- Prepare a franchise agreement – This is a legal agreement between the franchisor (you) and the franchisee. Include details about the location, operations, training and ongoing support, duration, franchise fee, ongoing fees, trademark, and anything else you consider important.
3. Document all your processes
Whether you’re opening a second location or starting a franchise, you’ll want to document your processes, including how you:
- Stock your inventory
- Hire, manage, or train your staff
- Manage your restaurant’s profitability
- Distribute tips
- Opening and closing procedures for your restaurant
- Manage the floor
This will help ensure that you (or your franchisees) are able to provide a consistent level of service to customers.
4. Create a new business plan
If you’re looking to acquire funding to open a second location or start a franchise business, you’ll want to create a business plan.
Here’s what your restaurant business plan should include:
An executive summary
Start with an executive summary that serves as a shorter version of your business plan. Including an executive summary will increase the chances of potential investors reading your entire business plan.
The next section should describe your restaurant’s concept. What kind of food will you be serving? What will be the look and feel of your restaurant?
How do you want your guests to feel when they visit your restaurant? What ambiance are you going for?
Explain in detail why you think this concept will appeal to your target market.
Detail the economic and market conditions of the area you’re targeting. Include a detailed competitive analysis. How will you stand out from the competition?
Prove that there’s demand for the type of restaurant you want to open. Include a SWOT analysis to highlight your business’s strengths, weaknesses, opportunities, and threats.
Describe your target demographic:
- Age range
- Dining and spending habits
Show why your restaurant will attract these customers.
Include the future location of your restaurant. Describe the square footage, foot traffic, and parking.
Include neighborhoods you’re considering and why they’re suitable for your target market.
Share your restaurant marketing plan. List the channels you plan to use to promote your restaurant.
Will you use social media? PPC advertising? What about email campaigns? Indicate your chosen methods here.
This part covers how much it’s going to cost to run your restaurant. How much will equipment, inventory, kitchen appliances, seating, payroll, and marketing cost?
Additionally, note how many guests per day you anticipate.
Show how much revenue you need to generate each month to break even after all expenses, and how much money you expect to make or lose in the first one to three years.
5. Acquire funding
Unless you have the capital to fund your restaurant expansion yourself, you’ll likely need to seek out funding. Here are the options that will typically be available:
- Private investors – A private investor may be an attractive option if you don’t have the credit or capital (down payment) to qualify for a loan. Keep in mind that, even though investors are more willing to take on the risk of a new business, they usually expect a share of the profit. The stakes are also higher. Investors have higher performance requirements, which can create a lot of pressure.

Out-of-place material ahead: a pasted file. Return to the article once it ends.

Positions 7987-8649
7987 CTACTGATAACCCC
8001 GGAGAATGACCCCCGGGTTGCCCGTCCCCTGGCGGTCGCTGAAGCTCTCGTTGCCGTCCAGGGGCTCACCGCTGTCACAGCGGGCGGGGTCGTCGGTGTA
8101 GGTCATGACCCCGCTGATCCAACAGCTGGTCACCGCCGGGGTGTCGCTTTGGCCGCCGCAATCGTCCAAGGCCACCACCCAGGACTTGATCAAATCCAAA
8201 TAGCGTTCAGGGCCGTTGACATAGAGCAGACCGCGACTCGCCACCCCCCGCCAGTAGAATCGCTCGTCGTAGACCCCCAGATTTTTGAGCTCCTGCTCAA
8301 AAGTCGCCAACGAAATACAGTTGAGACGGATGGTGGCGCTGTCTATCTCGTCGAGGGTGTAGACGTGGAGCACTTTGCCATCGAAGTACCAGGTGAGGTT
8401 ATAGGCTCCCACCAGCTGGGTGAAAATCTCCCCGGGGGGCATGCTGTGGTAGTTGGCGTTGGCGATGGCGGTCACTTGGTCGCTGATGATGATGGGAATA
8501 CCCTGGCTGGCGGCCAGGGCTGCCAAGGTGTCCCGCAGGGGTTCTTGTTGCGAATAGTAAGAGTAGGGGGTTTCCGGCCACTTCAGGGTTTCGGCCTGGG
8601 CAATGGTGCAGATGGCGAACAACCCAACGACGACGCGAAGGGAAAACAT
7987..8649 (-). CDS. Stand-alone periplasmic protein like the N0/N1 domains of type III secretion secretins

- Small Business Administration (SBA) loans – SBA loans are issued by banks and credit unions to help small restaurants cover startup costs, working capital needs, expansions, real estate purchases, and more. They typically have long repayment terms and competitive interest rates. It’s easier to qualify for an SBA than it is for a commercial loan. However, to qualify for an SBA loan, you may need to have collateral and a down payment. You must also have good credit and strong finances.
- Commercial loans – Commercial business loans are a great option because, like SBA loans, they offer low interest rates and long-term payment plans. Commercial loans also give you access to larger sums of money. However, you need excellent business credit to qualify for a commercial loan. The application process is also extensive, requiring you to provide a detailed financial report of your business as well as your personal financial history.
Power your restaurant expansion with these tips
The key to growing your restaurant is a well-thought-out restaurant expansion plan. From finding the perfect location to vetting the competition, expanding your restaurant is a multi-step process.
But with the right mindset and approach, you can turn your new location into a thriving space that’s loved by guests.
So, roll up your sleeves, get ready to spice things up, and start cooking up a restaurant expansion strategy.
Looking to learn more? Check out these restaurant industry guides:
When to expand your restaurant?
Consider expanding when your current location is consistently profitable, you've conducted market research in the new area, have the financial resources, efficient operations, a strong management team, and a solid brand. Ensure compliance with regulations, plan marketing, and have a contingency strategy. Timing and customer feedback are also crucial factors to weigh.
How many locations does a restaurant need to be a chain?
A restaurant is considered a "chain" when it has two or more locations operating under the same brand and management structure, but there's no fixed minimum number of locations that defines it.
Which three factors are most important when choosing a restaurant location?
- Foot Traffic: High foot traffic areas increase visibility and potential customers.
- Demographics: The local population's age, income, and preferences must align with your restaurant concept.
- Competition: Analyze nearby competitors and choose a location with a balance between demand and competition.
Boris Mustapic is a content marketer with a decade of experience in the digital marketing industry. He specializes in helping B2B SaaS companies drive growth through strategic, product-led content marketing.More about the author